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POCM childrenIt is the beginning of a new school year at POC. The older students are moving on to college and the younger children starting in kindergarten. It is an exciting time for them all and for some a time of anxiety.
For those going to college it means leaving the security of POC and coping with the problems and temptations of mixing with other students, whilst for the younger ones it means the beginning of formal education.
As far as possible all the children have a new uniform at the beginning of term. This gives them a great sense of pride and belonging and they set off proudly with their new schoolbag.
The class sizes at POC are small, and organised according to ability rather than age. Some of the youngsters have had little or no education before coming to POC and would struggle if they were taught alongside their peers, but because of the small class numbers they can catch up and eventually move into a higher class.  Were they to go to the local government school they would be in classes of 60+ where they would have little chance of improvement and might be subjected to ridicule. 
Several of the teachers at POC are students who have grown up at POC, gone to college to gain their teaching qualifications and are now valuable members of the teaching staff, but for these and the other members of staff there is now a dilemma.  The standard of living in the Philippines is steadily rising, which means that wages are also on the rise together with the cost of food and other essentials. The wages that POC were able to pay their staff were always well below the national average but people stayed because they believed in what Chrissy and her staff were doing. Now the Government has increased the salary a teacher can earn in a government school by a large percentage which POC cannot match. Many of POC’s teachers have families to support and children to educate, so find that financially they can no longer stay at POC. At the end of term almost half the staff reluctantly handed in their notice.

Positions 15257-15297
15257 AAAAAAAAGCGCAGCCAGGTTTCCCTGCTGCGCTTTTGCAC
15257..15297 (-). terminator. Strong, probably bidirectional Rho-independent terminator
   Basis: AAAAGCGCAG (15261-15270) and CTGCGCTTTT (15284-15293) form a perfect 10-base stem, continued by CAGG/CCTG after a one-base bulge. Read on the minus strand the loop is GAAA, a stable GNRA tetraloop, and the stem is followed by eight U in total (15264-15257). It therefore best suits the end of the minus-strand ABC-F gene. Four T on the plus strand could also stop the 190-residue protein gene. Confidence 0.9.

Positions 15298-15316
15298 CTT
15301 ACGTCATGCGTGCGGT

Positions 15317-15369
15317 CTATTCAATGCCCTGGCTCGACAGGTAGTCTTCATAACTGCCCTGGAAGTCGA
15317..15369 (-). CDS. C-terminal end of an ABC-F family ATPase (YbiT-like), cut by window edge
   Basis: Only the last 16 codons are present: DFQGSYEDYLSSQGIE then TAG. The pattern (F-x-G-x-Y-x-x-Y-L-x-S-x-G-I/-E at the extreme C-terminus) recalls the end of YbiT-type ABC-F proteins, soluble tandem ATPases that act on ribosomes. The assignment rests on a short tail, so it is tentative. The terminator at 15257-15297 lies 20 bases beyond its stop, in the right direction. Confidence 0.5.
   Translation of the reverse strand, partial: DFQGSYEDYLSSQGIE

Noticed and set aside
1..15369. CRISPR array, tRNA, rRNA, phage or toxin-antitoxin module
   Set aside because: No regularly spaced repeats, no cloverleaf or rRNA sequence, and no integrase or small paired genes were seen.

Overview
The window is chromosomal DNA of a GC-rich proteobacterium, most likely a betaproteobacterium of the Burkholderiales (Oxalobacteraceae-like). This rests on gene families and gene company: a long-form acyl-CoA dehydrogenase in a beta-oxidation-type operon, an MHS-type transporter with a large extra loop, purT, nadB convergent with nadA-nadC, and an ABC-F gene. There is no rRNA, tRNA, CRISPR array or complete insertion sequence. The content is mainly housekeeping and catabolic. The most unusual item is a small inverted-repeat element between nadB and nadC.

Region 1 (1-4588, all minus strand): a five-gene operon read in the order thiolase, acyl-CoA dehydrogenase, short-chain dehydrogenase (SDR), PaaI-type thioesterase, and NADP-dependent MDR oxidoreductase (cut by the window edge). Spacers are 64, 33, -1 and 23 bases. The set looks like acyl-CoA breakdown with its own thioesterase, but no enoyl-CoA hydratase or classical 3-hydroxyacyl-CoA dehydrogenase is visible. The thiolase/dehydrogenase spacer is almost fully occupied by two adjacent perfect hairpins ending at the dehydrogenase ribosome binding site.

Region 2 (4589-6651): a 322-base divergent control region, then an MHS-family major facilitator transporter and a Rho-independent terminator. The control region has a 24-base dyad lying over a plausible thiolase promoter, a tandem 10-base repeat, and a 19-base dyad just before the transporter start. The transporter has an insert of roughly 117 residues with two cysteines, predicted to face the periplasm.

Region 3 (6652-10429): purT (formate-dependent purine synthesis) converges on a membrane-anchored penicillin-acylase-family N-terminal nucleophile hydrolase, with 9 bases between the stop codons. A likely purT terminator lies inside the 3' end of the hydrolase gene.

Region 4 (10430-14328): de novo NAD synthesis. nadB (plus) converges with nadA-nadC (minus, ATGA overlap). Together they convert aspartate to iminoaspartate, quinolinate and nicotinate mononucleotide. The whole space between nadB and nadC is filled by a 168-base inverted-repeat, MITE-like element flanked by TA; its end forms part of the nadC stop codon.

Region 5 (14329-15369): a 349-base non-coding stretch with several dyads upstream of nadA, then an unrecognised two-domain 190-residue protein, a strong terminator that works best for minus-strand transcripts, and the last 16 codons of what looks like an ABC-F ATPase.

At the present salary rate it would be impossible to recruit more staff and the school would have to close and all the advantages it has to offer to its vulnerable children would be lost. Financially it is impossible for POC to match the government increase but in order to stop the school closing they have taken a leap of faith and offered the staff a significant increase which most have accepted.
This means an extra £2000 a month needs to be found on top of the monthly running costs of £15000. To try to raise this we hope to open a charity shop in Timperley village in July. Please pray that this is the right way forward and that the shop will be a success. If you could spare a few hours a week to help in the shop or if you have any items we could sell please contact me. 
Val Vincent 

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